# If I point a camera at a “+x” visual magnitude object, how to estimate how many e- (carriers) are produced per second?

In this answer I estimated that if a DSLR (digital SLR) camera with an aperture of 40 mm were pointed at a satellite in geostationary orbit with a visual brightness of about +11 magnitude, it would produce roughly 200 e- per second in the camera's silicon sensor.

I did a similar estimate here.

The estimate is only slightly better than order-of-magnitude. I assumed that the spectrum was reflected solar, and the average photon had about 2.5 eV of energy.

Is this about right? Is there any better way to do this starting with a given number meant to be "visual magnitude"?

I understand there are plenty of different definitions of magnitude that involve the specification of a specific band, (e.g. UBV) but when you are handed simply a visual magnitude, how can one estimate number of photons electrons in silicon?

Yes, a precise calculation is quite sophisticated, but here I'm asking only for a good way to estimate. Let's call a silicon CCD's QE 0.8 and flat for example.

• V band magnitude 0 is 3640 Janskys (sorry) which translates to 998.81 photons/s/Angstrom/cm^2 (sorry again, Astronomy units are often stoopid). You can scale to your magnitude and if you have some idea of the collecting area and the bandpass of the filter you can make an estimate. You then need some idea of the extinction of the atmosphere (0.15mag per airmass is a start for V) and reflectivity/transmission of the optics. Be warned, this rabbit hole goes very deep very steeply... – astrosnapper Jan 28 at 19:43
• The QE is irrelevant if all you want is incoming photons/pixel. If you want photoelectrons then you need QE, and making it flat is a VeryBadIdea(TM) – Carl Witthoft Jan 28 at 20:04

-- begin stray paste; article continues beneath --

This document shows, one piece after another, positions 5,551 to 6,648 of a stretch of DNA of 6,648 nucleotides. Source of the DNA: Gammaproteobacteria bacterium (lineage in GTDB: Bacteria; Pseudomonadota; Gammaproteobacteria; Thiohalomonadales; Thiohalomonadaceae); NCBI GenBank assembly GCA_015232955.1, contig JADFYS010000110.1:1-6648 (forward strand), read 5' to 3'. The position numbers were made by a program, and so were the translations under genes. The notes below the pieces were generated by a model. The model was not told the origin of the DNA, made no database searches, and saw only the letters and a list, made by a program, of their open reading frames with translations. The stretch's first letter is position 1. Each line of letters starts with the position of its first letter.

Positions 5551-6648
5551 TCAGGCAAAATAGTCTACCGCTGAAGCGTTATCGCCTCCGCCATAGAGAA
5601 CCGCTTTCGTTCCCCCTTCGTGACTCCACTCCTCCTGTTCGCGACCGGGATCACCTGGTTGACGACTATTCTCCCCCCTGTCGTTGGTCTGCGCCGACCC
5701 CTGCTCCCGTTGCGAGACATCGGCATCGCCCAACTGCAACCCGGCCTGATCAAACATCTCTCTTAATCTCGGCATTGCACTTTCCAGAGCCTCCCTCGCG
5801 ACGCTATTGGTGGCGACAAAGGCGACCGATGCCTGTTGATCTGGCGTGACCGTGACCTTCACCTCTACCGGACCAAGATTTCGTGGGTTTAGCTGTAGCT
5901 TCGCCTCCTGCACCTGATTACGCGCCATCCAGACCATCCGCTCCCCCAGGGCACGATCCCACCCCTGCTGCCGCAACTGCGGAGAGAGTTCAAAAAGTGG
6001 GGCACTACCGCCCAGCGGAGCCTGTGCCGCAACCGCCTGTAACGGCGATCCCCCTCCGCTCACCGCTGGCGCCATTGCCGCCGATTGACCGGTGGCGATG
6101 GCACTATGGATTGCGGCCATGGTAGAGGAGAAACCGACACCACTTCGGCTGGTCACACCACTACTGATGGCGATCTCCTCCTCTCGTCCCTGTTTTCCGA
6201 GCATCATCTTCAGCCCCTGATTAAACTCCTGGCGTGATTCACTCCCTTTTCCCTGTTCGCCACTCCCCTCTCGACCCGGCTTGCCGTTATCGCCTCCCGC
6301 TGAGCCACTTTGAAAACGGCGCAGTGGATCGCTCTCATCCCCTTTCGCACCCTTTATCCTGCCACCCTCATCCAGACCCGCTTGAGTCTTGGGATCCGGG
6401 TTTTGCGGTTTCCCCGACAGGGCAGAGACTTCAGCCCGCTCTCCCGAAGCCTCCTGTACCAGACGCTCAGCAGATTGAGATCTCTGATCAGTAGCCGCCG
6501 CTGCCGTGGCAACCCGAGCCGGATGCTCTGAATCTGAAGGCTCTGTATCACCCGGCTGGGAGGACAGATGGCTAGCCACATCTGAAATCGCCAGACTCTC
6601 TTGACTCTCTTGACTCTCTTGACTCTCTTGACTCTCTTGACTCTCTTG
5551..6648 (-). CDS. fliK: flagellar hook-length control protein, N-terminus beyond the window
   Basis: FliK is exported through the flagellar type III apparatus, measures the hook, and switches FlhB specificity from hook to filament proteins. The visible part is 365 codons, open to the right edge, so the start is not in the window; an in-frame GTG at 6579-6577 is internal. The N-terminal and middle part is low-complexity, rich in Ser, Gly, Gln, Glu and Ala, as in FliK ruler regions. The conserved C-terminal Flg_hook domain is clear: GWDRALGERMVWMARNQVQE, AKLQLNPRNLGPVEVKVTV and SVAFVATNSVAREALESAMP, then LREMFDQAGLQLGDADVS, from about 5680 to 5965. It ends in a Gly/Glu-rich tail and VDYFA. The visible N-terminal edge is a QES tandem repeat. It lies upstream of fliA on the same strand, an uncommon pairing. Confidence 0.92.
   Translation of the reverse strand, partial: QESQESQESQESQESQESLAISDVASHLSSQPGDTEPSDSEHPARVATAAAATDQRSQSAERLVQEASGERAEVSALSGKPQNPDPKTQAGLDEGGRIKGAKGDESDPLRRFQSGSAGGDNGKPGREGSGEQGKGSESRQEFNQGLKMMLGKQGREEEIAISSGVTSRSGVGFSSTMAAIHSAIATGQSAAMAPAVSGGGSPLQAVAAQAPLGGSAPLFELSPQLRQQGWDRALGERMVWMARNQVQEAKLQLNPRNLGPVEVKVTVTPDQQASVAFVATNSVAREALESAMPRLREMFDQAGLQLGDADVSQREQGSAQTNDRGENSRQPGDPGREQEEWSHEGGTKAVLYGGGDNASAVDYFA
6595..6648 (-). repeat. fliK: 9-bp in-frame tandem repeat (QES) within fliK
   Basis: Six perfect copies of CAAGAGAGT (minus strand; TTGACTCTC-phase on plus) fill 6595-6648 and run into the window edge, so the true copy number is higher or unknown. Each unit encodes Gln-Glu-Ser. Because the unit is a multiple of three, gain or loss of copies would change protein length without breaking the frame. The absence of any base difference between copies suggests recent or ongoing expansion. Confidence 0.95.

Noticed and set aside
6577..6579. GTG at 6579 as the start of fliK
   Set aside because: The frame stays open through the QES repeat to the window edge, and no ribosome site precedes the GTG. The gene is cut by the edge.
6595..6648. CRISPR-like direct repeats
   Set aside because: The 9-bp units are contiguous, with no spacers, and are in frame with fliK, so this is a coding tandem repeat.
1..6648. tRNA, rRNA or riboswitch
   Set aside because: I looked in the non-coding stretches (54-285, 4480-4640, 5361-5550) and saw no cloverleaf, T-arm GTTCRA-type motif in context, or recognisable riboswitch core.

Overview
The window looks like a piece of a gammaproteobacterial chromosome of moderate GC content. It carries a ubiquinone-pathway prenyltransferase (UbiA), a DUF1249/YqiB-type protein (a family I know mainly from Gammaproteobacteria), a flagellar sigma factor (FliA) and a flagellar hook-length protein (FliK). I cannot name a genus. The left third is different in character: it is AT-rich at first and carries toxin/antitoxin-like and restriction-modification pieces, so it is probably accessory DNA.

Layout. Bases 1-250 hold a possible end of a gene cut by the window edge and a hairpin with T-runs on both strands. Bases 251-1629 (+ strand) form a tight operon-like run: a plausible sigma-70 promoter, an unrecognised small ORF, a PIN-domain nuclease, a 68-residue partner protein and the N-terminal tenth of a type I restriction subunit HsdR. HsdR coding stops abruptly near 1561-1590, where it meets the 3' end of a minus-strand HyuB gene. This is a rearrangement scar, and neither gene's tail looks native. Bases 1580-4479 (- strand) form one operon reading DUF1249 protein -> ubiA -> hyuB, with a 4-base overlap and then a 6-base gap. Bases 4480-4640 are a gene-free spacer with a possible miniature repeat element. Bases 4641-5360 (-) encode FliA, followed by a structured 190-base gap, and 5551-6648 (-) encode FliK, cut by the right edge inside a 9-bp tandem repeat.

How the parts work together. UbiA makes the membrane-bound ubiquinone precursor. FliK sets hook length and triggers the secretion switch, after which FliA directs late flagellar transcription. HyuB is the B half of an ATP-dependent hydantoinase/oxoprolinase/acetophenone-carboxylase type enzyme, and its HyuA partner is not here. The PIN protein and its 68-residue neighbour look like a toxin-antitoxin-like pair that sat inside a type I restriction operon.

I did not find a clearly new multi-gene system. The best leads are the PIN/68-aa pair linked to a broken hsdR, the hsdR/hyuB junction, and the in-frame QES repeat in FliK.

• @CarlWitthoft thank's it's a typo; I mention "e- (carriers)" in the title and 2.5 eV conversion, so it's charge that I'm after. For most of the Sun's visible spectrum the QE of a good silicon silicon CCD, expresses as electron-hole pairs per incoming photon, should be fairly flat. For a bare die with a broadband ARC it could be near 0.8. If you plot with A/W rather than quante per quanta then it's a ramp shape. However for a color camera that's way too high because of the Bayer filter. – uhoh Jan 29 at 0:03
• @astrosnapper that's extremely handy & exactly what I'm looking for. My rabbit hole-phobia inspired the sentence at the end re only looking for an estimate. I think your comment, plus the approx wavelength limits of the V band, plus a simple plot of W/m^2/um from some solar power inspired plot of a solar spectrum is all I'd need for an acceptable answer. That plus a reminder (as mentioned above) of the SLR's bayer filter's losses. – uhoh Jan 29 at 0:13
• And the red/IR blocking filter in DSLRs unless it has been removed or is an 'a'stronomy model e.g. Canon 60Da. Here is the Generic Bessell V filter profile filter profile (and many others) – astrosnapper Jan 29 at 0:23